Geronimo was the last renegade, the last man to defy the continent-straddling power of the American nation.
We saw enough of ourselves in Geronimo—enough Geronimo in ourselves—to honor him even in his defeat.
These questions have haunted the posthumous reputation of Apache warrior Geronimo.
The “special vehemence” that Geronimo brought to raids there could be dated almost precisely to a night in 1851.
That is not to say that Geronimo did not fight for a cause that was very real to him.
Geronimo seized Federico's hand, and hurried him behind the pillar.
This was Geronimo's country, the land of the greatest of the Apache fighters.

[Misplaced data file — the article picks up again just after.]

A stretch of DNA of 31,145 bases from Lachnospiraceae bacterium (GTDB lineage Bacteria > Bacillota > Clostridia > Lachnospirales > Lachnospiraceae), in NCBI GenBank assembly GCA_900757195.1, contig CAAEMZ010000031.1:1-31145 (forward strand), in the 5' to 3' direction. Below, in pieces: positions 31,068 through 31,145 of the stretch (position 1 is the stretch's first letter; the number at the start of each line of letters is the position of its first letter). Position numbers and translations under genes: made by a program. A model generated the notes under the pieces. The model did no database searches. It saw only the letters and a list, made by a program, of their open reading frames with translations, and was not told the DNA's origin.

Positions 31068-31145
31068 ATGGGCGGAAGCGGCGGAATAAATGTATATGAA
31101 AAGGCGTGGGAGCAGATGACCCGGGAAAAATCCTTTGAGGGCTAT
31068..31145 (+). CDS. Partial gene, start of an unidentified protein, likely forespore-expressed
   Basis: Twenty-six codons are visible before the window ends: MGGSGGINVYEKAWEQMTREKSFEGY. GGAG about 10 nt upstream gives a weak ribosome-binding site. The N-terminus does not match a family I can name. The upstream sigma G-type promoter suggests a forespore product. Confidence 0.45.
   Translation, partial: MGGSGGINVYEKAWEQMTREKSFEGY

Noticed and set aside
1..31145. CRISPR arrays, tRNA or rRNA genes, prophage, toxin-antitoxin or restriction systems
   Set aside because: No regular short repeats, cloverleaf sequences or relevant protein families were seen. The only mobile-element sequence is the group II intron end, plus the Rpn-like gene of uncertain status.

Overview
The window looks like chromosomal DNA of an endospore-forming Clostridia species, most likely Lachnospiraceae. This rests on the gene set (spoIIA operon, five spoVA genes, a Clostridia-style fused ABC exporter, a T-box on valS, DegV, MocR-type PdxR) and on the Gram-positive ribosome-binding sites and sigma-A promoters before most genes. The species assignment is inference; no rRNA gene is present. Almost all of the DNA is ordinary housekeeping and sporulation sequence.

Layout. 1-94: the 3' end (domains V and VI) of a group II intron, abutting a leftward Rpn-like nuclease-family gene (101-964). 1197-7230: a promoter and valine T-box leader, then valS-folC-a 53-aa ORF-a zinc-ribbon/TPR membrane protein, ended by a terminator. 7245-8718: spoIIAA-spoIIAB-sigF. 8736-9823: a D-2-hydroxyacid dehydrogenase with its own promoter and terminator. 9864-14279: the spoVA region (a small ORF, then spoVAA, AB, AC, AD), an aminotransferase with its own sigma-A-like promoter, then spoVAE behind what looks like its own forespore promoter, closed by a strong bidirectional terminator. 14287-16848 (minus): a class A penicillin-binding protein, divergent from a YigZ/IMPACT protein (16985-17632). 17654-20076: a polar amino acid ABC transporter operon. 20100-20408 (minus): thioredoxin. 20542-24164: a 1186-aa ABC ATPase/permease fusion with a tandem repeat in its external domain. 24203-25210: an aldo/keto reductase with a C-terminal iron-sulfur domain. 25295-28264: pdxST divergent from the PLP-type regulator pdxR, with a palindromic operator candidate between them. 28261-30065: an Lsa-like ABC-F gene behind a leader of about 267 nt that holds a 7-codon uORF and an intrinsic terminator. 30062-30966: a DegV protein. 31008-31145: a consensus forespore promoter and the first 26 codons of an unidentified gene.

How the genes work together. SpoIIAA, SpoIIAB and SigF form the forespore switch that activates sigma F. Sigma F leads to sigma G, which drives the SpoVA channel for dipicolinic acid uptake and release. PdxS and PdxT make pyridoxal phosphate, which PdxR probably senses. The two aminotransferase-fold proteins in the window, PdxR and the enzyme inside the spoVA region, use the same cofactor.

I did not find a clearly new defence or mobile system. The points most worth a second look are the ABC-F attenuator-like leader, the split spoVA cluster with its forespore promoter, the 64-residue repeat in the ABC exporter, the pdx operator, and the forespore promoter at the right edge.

"Hold them prisoner and force the rurales to come out to attempt a rescue," replied Geronimo.
Geronimo must be her child; this wonderful resemblance could not deceive.
Whoa, an Indian so big that he dwarfed the wiry little pony he rode, came to meet Geronimo.
cry made in jumping, apparently from the story of the Apache leader Geronimo making a daring leap to escape U.S. cavalry pursuers at Medicine Bluffs, Oklahoma (and supposedly shouting his name in defiance as he did). Adopted as battle cry by 82nd Airborne U.S. paratroopers in World War II, who perhaps had seen it in the 1939 Paramount Studios movie "Geronimo." The name is the Italian and Spanish form of Jerome, from Greek Hieronomos, literally "sacred name."